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U.S. District courtroom dedicated in Martinsburg

November 13, 2000|By BOB PARTLOW

U.S. District courtroom dedicated in Martinsburg



MARTINSBURG, W.Va. - The latest in high-tech courtroom wizardry was on display Monday as the new court room for the U.S. District Court was dedicated here.

Jurors will be able to see exhibits and displays on flat-screen computers in front of them. Attorneys can plug in computers at their desks and receive nearly instant transcripts of what has just been said in the courtroom.

They also will have new technology to display their exhibits and evidence, including use of a state-of-the-art podium that can serve as the base for a highly sophisticated overhead projection that will appear on computer screens or on the automatic pull-down screen across from jurors.

The oak-paneled benches and woodwork are new, as is the carpeting and the inscription from John F. Kennedy that wraps around the courtroom.

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"It's truly amazing," said U.S. District Court Judge Irene Keeley.

U.S. District Judge Craig Broadwater, who will use the courtroom, noted the many new features and the need for the update. The courtroom was finished in 1961 and no upgrades had been made when he took over as the first full-time federal judge in the region in 1996.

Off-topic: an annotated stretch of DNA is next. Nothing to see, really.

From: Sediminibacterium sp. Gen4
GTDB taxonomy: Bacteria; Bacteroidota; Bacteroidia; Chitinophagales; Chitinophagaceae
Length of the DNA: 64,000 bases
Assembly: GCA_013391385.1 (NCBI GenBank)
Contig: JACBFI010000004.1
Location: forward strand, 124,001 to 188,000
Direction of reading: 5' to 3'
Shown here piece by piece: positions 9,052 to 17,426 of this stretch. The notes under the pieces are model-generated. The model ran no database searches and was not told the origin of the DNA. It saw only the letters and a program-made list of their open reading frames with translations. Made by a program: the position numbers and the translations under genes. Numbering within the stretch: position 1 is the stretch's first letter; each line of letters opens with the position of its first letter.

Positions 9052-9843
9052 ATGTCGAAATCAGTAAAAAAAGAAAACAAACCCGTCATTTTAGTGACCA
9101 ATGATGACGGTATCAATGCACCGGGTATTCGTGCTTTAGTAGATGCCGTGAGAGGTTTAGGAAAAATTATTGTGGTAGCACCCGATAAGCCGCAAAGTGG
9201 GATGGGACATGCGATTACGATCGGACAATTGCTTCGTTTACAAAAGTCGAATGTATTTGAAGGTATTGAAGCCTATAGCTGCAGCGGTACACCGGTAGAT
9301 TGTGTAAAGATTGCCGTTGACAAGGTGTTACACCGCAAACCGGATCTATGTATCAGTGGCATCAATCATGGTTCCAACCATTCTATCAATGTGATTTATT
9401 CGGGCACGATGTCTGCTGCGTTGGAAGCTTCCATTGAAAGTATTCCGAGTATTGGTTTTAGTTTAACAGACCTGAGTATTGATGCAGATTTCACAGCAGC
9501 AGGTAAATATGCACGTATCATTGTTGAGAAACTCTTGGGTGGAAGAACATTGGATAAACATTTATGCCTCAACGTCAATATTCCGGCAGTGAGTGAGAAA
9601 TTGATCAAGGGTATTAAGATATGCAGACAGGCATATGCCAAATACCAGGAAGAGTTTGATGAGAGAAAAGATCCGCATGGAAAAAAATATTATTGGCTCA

"It was just inadequate for a full-time judge," he said.

He and many others worked on the upgrade. They even recycled the old courtroom, taking it apart carefully so the Berkeley County Circuit Court could use it rather than build a new one.

"They will have a shell of a courtroom" to use, he said.

Although the equipment is new, the way justice is dispensed should not be, said U.S. Sen. Jay Rockefeller, D-W.Va., on hand for the dedication.

"How strong is your moral compass?" will still be the question judges must wrestle with as they sort through the conflict claims made in court cases, Rockefeller said. He (Broadwater) has that sense of what a moral compass is, that sense of right and wrong."

Work continues on rehabilitation of the rest of the Federal Building and former courthouse. It eventually will house more courtroom space and facilities for the U.S. Marshal's Office.

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